This bit of wisdom is seemingly alien to our senators who had Sabio arrested under circumstances that were described as “overkill.” To date, Sabio is still under detention at the Senate where he is expected to languish until the Supreme Court decides on his fate.
My astute reader continued by pointing out that: “The US Supreme Court reiterated this view in Groppi vs Leslie, 404 US 496 ,” from which he quotes: “Legislatures are not constituted to conduct full-scale trials or quasi-judicial proceedings and we should not demand that they do so although they possess inherent power to protect their own processes and existence by way of contempt proceedings. The Congress of the United States, for example, no longer undertakes to exercise its contempt powers in all cases but elects to delegate that function to federal courts.”
Finally, Arong recommends that members of Congress read of Irving Brant’s landmark book The Bill of Rights, Its Origin and Meaning, in particular Chapter 37 of the book aptly entitled “Attainder by Congressional Committees.” He ends by appealing that: “To thwart any attempt in the future to transform congressional inquiry ‘in aid of legislation’ into ‘congressional attainder,’ our own Congress should be respectfully petitioned to let the separate, coequal court try, decide and punish after a ‘judicial’ [not ‘legislative’] inquiry has been concluded. This way, the rights of persons appearing in or affected by such legislative inquiries the Constitution commands Congress to respect are upheld [particularly the privilege against self-incrimination].”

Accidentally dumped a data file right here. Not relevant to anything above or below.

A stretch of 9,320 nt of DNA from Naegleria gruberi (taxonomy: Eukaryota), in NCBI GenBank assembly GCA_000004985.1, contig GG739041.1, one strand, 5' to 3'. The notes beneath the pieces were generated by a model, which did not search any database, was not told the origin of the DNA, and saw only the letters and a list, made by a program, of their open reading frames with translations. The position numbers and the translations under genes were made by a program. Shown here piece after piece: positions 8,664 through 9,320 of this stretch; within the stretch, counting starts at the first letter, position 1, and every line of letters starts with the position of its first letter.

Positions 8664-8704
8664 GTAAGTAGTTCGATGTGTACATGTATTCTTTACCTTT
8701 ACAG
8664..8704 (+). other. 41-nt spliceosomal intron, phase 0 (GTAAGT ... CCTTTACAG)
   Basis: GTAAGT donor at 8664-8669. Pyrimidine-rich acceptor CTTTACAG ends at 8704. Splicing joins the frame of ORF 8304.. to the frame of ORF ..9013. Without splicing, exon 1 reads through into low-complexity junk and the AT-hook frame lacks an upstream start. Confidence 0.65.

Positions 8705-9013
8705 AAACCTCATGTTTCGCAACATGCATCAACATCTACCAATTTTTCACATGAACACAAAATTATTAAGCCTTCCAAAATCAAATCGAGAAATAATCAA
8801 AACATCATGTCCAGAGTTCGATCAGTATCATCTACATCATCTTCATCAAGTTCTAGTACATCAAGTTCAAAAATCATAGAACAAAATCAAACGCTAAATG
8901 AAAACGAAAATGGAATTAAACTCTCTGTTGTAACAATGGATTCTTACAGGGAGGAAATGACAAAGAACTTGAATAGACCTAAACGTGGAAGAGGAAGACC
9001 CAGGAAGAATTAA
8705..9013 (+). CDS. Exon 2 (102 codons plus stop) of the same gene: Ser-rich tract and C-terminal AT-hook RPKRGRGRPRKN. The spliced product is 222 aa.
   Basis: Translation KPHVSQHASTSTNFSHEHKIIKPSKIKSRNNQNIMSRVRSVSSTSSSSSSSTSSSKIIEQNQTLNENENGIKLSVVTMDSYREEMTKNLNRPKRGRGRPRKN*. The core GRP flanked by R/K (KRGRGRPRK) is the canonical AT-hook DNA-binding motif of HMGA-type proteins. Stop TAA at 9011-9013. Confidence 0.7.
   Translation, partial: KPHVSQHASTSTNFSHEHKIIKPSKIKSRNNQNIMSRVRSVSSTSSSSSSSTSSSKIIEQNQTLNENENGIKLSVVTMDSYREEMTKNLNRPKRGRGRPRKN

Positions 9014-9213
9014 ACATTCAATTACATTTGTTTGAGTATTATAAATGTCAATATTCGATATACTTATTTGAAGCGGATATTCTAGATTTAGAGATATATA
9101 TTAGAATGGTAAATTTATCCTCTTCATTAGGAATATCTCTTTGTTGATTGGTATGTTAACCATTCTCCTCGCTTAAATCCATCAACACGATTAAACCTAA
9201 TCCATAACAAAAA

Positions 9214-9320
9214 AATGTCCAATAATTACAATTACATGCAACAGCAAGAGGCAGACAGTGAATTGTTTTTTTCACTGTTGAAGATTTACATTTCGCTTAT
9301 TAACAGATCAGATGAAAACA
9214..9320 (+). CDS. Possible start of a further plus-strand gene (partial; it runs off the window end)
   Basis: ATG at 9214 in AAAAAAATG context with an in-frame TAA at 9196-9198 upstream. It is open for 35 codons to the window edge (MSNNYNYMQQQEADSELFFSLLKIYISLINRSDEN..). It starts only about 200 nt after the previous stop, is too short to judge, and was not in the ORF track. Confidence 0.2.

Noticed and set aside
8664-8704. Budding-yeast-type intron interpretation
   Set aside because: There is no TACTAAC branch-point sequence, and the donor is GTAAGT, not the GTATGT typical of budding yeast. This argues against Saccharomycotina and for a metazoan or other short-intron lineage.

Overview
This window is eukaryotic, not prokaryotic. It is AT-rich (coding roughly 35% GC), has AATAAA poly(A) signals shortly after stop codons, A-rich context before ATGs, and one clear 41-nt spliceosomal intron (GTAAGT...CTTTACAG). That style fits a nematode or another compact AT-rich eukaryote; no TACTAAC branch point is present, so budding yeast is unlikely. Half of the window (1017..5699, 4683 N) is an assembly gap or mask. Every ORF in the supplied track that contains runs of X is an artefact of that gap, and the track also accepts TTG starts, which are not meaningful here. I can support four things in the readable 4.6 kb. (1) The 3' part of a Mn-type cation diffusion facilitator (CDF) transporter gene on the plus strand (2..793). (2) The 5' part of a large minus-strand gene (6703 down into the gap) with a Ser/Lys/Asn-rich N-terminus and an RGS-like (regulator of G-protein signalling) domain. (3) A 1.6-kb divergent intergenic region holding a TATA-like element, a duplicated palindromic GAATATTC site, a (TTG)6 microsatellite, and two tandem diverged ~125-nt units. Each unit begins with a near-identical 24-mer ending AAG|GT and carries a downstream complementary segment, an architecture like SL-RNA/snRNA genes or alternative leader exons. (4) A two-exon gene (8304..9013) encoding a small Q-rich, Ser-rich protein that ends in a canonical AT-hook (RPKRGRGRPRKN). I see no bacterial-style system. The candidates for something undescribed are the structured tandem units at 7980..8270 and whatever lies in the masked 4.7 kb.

The legal gobbledygook notwithstanding, the basic question is: Are the actions of our senators tenable and relevant today? I do not agree with many of the points of the ongoing people’s initiative, but I think the senators are digging the Senate’s own grave.